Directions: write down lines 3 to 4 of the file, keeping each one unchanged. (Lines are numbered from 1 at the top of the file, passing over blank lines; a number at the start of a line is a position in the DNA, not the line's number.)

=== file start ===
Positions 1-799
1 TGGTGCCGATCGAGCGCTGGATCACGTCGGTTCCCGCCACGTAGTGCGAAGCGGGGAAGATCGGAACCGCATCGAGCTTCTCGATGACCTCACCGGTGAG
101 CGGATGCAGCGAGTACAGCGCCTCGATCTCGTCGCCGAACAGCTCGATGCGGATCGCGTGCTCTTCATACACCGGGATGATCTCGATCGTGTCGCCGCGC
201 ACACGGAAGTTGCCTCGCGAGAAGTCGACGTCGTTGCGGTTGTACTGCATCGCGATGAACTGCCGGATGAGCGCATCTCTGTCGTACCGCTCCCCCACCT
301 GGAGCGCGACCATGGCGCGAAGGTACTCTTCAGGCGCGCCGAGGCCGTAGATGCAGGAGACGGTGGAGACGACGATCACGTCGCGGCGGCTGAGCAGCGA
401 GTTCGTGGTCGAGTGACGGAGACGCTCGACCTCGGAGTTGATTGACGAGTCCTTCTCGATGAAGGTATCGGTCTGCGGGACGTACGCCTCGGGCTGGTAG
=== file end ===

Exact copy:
101 CGGATGCAGCGAGTACAGCGCCTCGATCTCGTCGCCGAACAGCTCGATGCGGATCGCGTGCTCTTCATACACCGGGATGATCTCGATCGTGTCGCCGCGC
201 ACACGGAAGTTGCCTCGCGAGAAGTCGACGTCGTTGCGGTTGTACTGCATCGCGATGAACTGCCGGATGAGCGCATCTCTGTCGTACCGCTCCCCCACCT